I don't often link between my two blogs, but today I posted a poem using Winston as a symbol.  The challenge was to come up with a theme and then use non-traditional symbols to convey that feeling.  I chose to write about confidence and I used Winston as one of my symbols.  Does it work?  Hoofprints in My Garden

I was asked for the recipe for my lime cilantro salad dressing.  Unfortunately, I just threw it together - no recipe - but the ingredients were: juice of lime, apple cider vinegar, chopped cilantro, extra virgin olive oil, salt and pepper.

And, lastly I need to thank Gotta Love the Farm for the Liebster award I received last week.  I had a total brain fail and couldn't remember the blog who awarded me.  Thank you!  She has goats and horses -- and a three year old.  Busy!!

Friday, January 27, 2012

Being Brave with a Breeze

Today was supposed to be sunny and warm.  Instead we woke to overcast, windy and cold.  I had been counting on a warm calm day for my second ride on Winston.  The horses were all wound up at breakfast time so I was apprehensive about riding.

After breakfast, I had my French lesson.  Isn't the internet a wonderful thing?  My tutor lives in the midwest but we Skype a lesson once a week.  She sends me Word documents to complete/discuss in our class and videos to watch.  It just amazes me -- how convenient and how effective it is to take a French class this way.

Then I logged into work and spent the rest of the day in front of the computer.  I also made bread -- so easy to do when you are trapped in the house anyway.  We had it for dinner tonight -- my favorite crusty Italian bread -- with an Ahi salad.

lettuce, apples, fennel, dried cranberries -- added sliced seared Ahi on top after tossing.

lime cilantro dressing

The sun did finally come out mid-afternoon but the breeze never stopped and it never got very warm.  I took a deep breath and went down to the barn to ride my horse.  This was our second ride at home.  After tacking him up, I lunged him for a few minutes to gauge his frisky factor.  He was perfectly well behaved so I ditched the longe line and got on.

What a fun horse.  He is so different from Jackson who was a blast, but in a different way.  Riding Jackson was like going to lunch with your best friend.  We laughed and laughed and talked constantly.  Jackson struggled with being straight but he tried hard to please.  When he couldn't do something, he would come up with a work around that was creatively hysterical.  I laughed a lot when I rode Jackson.  He wasn't sound enough to ever progress past very basic stuff but I didn't care.  We were all about relationship.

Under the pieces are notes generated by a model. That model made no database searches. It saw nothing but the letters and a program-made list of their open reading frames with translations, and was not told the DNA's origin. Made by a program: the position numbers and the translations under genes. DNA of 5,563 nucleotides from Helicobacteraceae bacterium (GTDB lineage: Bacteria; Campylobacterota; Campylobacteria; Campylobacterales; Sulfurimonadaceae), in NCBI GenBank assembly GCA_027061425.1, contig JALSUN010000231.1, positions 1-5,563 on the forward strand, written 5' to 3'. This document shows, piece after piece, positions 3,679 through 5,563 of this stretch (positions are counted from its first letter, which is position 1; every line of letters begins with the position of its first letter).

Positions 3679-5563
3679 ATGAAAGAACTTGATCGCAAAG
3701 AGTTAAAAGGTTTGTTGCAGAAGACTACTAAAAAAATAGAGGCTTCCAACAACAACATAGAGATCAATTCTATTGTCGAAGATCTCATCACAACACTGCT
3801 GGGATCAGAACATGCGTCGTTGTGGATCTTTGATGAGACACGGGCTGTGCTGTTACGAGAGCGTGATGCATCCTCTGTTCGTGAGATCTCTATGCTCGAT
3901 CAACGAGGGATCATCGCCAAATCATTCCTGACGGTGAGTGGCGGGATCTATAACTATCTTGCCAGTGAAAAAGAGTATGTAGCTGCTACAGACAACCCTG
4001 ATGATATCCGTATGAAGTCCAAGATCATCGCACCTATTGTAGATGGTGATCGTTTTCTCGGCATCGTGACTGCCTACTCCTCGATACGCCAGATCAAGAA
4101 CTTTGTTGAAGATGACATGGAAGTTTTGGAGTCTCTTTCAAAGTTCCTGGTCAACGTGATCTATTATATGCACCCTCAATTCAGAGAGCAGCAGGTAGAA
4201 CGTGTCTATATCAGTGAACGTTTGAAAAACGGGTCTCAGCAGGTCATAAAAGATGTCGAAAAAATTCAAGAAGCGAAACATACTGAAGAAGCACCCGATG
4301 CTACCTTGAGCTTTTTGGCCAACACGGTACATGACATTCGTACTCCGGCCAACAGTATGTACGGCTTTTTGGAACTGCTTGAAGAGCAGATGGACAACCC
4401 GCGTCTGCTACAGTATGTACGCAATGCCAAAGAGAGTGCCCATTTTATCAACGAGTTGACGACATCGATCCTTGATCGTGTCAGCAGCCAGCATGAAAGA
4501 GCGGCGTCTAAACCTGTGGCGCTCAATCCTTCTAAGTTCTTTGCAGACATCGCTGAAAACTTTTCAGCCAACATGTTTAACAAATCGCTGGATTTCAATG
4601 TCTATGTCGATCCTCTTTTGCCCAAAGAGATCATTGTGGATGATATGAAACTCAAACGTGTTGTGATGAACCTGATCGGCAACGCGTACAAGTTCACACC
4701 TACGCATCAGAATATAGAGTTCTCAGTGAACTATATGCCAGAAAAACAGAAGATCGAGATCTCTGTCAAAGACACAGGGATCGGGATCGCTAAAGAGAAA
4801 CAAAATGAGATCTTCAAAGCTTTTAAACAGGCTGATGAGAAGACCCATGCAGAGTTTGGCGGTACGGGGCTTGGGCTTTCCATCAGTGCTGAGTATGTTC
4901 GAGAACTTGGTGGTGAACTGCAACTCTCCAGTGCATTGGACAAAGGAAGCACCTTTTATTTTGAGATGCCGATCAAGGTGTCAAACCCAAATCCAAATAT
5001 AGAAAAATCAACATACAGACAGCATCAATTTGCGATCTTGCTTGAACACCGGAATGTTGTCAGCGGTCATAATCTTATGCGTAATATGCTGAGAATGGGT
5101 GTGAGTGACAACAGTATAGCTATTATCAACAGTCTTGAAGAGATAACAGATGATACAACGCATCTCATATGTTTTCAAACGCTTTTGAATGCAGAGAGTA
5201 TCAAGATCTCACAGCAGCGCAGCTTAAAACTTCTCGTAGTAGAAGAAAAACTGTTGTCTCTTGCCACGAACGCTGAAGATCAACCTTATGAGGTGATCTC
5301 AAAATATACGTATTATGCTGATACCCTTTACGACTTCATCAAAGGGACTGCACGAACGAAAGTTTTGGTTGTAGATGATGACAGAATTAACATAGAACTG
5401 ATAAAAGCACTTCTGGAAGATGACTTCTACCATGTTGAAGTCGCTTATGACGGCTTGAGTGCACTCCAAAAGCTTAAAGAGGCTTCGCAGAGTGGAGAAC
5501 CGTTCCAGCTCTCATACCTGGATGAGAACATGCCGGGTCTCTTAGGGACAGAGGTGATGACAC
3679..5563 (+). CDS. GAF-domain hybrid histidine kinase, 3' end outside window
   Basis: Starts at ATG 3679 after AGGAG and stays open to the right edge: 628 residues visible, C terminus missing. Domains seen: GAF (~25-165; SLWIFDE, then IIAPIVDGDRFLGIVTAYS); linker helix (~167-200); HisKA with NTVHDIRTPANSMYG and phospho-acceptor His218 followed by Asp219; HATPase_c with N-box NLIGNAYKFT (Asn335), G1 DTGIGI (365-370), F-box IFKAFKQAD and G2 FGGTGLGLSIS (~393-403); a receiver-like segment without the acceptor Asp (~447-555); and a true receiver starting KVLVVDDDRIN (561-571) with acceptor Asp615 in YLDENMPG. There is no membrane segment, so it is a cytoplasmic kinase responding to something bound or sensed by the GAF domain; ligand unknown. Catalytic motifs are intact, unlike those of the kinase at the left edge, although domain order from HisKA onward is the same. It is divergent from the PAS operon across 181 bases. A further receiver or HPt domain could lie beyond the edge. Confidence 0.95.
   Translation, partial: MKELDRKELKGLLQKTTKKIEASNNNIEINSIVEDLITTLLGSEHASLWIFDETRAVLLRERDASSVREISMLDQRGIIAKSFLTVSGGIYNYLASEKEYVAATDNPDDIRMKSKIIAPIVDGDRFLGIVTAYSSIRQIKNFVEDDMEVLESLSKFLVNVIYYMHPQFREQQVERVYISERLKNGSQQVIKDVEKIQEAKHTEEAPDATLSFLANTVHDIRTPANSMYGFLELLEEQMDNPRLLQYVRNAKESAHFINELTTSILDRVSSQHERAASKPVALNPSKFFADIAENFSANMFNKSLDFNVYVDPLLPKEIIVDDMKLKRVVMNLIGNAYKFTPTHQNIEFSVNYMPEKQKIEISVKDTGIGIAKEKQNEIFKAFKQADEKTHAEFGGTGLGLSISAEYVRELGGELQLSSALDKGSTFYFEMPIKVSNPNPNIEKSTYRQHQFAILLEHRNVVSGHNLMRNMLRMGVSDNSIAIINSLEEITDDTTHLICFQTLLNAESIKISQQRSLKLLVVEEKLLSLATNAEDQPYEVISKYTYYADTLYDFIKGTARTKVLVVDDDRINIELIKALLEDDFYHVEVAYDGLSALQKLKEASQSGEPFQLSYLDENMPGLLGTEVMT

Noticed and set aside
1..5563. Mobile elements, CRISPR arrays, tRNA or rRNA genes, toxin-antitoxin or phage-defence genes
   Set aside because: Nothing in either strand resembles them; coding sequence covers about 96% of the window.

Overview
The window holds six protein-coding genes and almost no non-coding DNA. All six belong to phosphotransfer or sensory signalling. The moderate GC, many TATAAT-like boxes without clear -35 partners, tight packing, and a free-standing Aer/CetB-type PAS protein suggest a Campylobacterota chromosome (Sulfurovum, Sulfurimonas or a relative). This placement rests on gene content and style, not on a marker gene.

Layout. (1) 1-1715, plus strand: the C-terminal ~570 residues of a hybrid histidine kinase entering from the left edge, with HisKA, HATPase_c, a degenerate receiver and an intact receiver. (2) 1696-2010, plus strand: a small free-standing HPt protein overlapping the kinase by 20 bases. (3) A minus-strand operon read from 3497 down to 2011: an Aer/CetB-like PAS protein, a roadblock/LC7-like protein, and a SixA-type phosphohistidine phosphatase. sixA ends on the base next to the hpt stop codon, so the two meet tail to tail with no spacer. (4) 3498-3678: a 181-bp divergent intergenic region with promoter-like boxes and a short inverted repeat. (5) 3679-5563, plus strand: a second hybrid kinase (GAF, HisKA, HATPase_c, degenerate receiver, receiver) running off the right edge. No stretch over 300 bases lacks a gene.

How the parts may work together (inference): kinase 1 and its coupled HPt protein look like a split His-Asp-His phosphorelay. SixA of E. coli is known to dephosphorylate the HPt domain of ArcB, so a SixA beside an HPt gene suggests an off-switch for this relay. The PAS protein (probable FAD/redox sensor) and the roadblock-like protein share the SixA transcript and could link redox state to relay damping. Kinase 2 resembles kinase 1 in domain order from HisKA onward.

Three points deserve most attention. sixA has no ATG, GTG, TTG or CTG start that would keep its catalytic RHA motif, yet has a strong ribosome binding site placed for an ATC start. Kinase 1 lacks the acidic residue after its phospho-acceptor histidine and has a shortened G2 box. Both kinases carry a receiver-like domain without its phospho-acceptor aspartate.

Winston likes to work.  He is strong and straight and balanced.  He wants to make me happy but, even more, he wants to do it right.  He doesn't understand half-halts and gets strong when he is frustrated, but he never gets mean or loses his brain.  He didn't get silly at all in the wind.  We worked mostly on transitions in and out of trot.  I decided to try canter despite the breeze and the yah-hoo it can inspire.  I took a deep breath and asked.... I got a transition that was smooth as silk.  And his canter was amazing.  Jackson struggled to get the correct lead (probably a painful feet issue) and then he would race around with his head in the air like a giraffe.  Winston was like shifting gears in a sports car.  He smoothly and effortlessly cantered in a controlled and balanced, yet powerful, way.  I asked him to lift his back and it was like one of those arched Japaneses bridges magically appeared under my seat.  It was not subtle.  My butt was lifted up, up and away.  ...I almost started to cry; I was so happy.

He is going to be so amazing when he grows up!  And we are going to have so much fun getting there.

Thursday, January 26, 2012

Why We Went Solar

When we built our home ten years ago, I asked our builder about installing solar for our electricity needs.  He poo-pooed that idea and did his best to make me feel like an ignorant California greenie fruitcake.  I dropped it.  I wanted the house built more than I wanted solar.  I always regretted not standing my ground and insisting on solar.  It just seemed to make sense from, yes, a green standpoint but also because we live in on the edge of the desert in sunny Southern California. 

Fast forward to last summer.  Solar panels started popping up on roof tops all over our community.  When I had researched solar energy in the past, the cost had been prohibitive.  We certainly didn't have $30,000 laying around for that.  But, with all the rebates and credits available it was suddenly affordable. 

I talked to some of our neighbors who had made the switch.  They were almost giddy with pleasure at watching their electricity gauge run BACKWARDS.   They said the rebates covered their upfront costs.  So, I took a survey to measure our usage against the cost and it penciled out to be a wash -- or slightly better. 

Our regular electricity bill has averaged $170 per month.  We hardly ever use our air conditioner and are relatively frugal with our appliances and lights and such.  However, we have one of these:

We use solar to heat the pool, but it still requires a lot of electricity to run the pump.  And, we have one of these:

This is our "pond."  It is a huge stock tank filled with water and a smattering of goldfish.  It is the water source for the horses and donkeys.  To keep the water sparkling clean, it has a very strong pump, large filter, and UV clarifier to zap all the nasty bacteria.  All that equipment runs 24/7.   The horses love the water.
Winston: This hotel has great food and water.  I hope I get to stay a long time.

Jackson: It's the Hotel California.  You can check out but you can never leave.
Me: Jackson!  Don't go freaking the poor boy out.  Go away and take a mud bath or something.

Are you done taking pictures?  It's dinner time for Pete's sake!